Just as the civic calendar begins a new cycle on January 1, the liturgical calendar begins with the first Sunday in Advent. So happy new (liturgical) year! The liturgical calendar unfolds in two broad sweeps. The first half of the cycle (from Advent to Easter) follows the life of Christ and the second half (from Pentecost to Advent) follows the life of the Church.
Advent is a season of waiting for Christ’s incarnation starts four Sundays before Christmas, and is often celebrated with Advent candles, Advent wreaths, and Jesse trees. It is also a season of anticipating Christ’s return.
Christmas was originally intended to be a season rather than just a day. Christmastide is the “12 Days of Christmas” during which we rejoice over the birth of our Lord.
Beginning January 6, Epiphany follows Christ through His earthly ministry, including the visit of the Magi, His miracles and His transfiguration.
Lent is a season of penance and preparation beginning 40 days before Easter (not including Sundays). The season begins with Ash Wednesday, a reminder of our mortality, and then continues walking with Jesus through His 40 days of temptation and the close of His earthly ministry.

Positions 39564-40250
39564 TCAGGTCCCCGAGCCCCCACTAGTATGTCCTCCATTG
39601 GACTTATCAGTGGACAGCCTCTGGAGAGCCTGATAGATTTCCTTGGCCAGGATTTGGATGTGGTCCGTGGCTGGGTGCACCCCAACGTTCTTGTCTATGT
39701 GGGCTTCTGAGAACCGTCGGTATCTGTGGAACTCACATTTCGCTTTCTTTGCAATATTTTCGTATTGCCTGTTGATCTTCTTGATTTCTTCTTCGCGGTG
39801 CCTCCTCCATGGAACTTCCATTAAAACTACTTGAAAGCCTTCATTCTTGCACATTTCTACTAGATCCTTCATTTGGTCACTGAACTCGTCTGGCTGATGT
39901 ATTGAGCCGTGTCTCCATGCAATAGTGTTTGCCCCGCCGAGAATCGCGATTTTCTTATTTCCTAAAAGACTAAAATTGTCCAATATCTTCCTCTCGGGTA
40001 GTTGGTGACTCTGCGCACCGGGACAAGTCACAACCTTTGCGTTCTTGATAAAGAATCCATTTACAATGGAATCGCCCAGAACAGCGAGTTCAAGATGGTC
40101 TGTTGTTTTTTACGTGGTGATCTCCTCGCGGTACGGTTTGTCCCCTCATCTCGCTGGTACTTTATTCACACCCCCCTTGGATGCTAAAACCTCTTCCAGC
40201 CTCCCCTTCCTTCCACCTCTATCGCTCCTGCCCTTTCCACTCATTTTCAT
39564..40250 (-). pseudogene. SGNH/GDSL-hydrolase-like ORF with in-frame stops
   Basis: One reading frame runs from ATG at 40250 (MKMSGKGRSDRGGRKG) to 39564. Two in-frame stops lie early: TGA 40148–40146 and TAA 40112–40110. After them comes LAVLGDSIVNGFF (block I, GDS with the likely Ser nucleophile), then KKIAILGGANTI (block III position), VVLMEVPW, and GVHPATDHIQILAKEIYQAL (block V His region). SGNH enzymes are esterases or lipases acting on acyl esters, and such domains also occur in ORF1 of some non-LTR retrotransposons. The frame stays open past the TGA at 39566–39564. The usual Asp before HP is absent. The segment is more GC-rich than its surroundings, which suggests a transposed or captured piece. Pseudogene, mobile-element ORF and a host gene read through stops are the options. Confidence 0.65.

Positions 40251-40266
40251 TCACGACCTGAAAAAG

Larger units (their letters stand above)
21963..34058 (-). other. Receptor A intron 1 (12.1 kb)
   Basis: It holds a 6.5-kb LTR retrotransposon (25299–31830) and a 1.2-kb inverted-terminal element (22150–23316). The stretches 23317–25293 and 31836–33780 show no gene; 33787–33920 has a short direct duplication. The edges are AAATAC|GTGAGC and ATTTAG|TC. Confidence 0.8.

Holy Week, the last week of Christ’s life, starts with Passion (Palm) Sunday. Highly liturgical churches celebrate each day of Holy Week, but most modern liturgical churches only observe Maundy Thursday (the upper room) and Good Friday (the crucifixion).
Easter Season begins with Resurrection Sunday. It is the crux, as it were, of the Church Year and of Christianity.
Pentecost Sunday celebrates the coming of the Holy Spirit and the foundation of the Church, and initiates the second half of the church year. Many liturgical churches call the Sundays between Pentecost Sunday and Advent Ordinary Time. Others give it the accurate, but uninspiring name Days after Pentecost. At Church of the Servant, we break this part of the year into two seasons. Pentecost Sunday is extended to Pentecost Season, a time to reflect on the work of the Holy Spirit in the Church; Trinity Sunday, which historically falls on the Sunday after Pentecost Sunday, becomes Trinity Season, a full season of focusing on the triune nature of God.
As we join Christians around the world in beginning a new liturgical year, I pray that our devotion to Christ will deepen and that our work and witness as a Church will grow ever stronger.